The following oscillator uses an adaptive moving average as input for another RSI oscillator and aims to provide a way to minimize the impact of retracements over the oscillator output without introducing significant lag.
An additional trigger line is present in order to provide entry points from the crosses between the oscillator and the trigger line. More details are given below.
You can access the indicator here.
Length: period of the oscillator
Power: control the sensitivity of the oscillator to retracements, with higher values minimizing the sensitivity to retracements.
Src: source input of the indicator
The indicator also includes the following graphical settings:
Gradient: determine the color mode to use for the gradient, options include "Red To Green", "Red To Blue" and "None", with "None" displaying no gradient.
Color fill: determine whether to fill the area between the oscillator and the trigger line or not, by default "On".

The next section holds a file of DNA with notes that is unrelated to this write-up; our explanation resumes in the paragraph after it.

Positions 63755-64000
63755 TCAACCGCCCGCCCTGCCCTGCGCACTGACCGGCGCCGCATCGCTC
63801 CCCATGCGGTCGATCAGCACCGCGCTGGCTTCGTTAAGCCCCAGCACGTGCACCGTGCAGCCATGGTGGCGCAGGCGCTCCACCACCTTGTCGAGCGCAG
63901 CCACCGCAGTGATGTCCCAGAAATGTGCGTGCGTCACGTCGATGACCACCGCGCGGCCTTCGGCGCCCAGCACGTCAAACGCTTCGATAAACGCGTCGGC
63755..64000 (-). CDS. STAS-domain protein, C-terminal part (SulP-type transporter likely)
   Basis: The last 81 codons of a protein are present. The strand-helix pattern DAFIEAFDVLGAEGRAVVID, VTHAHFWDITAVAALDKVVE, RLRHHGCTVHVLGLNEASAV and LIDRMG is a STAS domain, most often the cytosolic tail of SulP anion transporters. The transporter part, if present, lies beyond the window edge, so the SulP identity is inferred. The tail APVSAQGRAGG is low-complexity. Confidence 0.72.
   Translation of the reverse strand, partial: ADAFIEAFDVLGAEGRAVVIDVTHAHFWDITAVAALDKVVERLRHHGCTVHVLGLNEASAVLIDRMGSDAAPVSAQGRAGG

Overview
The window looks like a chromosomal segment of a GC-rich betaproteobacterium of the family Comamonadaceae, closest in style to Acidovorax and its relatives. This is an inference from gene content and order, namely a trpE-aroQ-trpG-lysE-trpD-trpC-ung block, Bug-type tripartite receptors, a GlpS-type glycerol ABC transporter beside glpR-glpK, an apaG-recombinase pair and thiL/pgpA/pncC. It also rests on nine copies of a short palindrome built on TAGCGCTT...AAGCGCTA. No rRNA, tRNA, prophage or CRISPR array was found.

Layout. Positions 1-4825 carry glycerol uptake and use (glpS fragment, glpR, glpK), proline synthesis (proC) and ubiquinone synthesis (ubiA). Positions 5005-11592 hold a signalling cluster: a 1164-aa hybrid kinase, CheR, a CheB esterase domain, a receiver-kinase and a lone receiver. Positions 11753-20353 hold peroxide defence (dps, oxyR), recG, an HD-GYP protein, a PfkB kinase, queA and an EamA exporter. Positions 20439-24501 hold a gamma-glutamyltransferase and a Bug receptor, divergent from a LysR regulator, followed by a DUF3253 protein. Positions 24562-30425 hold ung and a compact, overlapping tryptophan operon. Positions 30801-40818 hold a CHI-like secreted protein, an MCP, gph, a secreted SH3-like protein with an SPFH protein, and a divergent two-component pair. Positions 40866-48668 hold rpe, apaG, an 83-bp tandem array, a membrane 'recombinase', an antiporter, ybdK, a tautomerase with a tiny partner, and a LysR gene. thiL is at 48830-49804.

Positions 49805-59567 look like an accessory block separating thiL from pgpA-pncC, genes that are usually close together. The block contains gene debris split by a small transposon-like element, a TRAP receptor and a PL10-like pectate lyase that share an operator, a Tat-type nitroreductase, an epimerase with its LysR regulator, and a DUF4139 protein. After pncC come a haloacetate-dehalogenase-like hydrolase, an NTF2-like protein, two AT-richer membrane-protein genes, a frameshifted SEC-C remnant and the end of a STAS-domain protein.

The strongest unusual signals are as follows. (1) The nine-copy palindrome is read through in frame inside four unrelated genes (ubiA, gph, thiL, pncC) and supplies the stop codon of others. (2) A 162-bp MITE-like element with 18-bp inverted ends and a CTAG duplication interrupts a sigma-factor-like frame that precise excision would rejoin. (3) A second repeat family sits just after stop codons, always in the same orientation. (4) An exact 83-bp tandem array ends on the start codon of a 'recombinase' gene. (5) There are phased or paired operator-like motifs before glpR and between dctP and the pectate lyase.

Circles: determine whether to show circles highlighting the crosses between the oscillator and the trigger line.
The indicator can be used like any normalized oscillator, but unlike a classical RSI the oscillator does not converge toward 50 with higher length values, this is caused by the RSI using a smooth input.
The power setting will minimize the impact of certain variations on the oscillator:
The trigger line is a smoothed RSI using an EMA as input, and won’t remain as near to 100 and 0 as the main oscillator. Using a moving average of the main oscillator as a trigger line would create faster crosses, but’s this approach allows us to have no crosses when a retracement is present.
As previously discussed the main oscillator uses an adaptive moving average as input; this adaptive moving average is computed using a smoothing factor derived from an RSI oscillator, a similar adaptive moving average known as ARSI, but unlike ARSI which uses a classical RSI of the closing price for the calculation of the smoothing factor, our smoothing factor makes use of RSI on the adaptive moving average error, which provides a higher level of adaptiveness.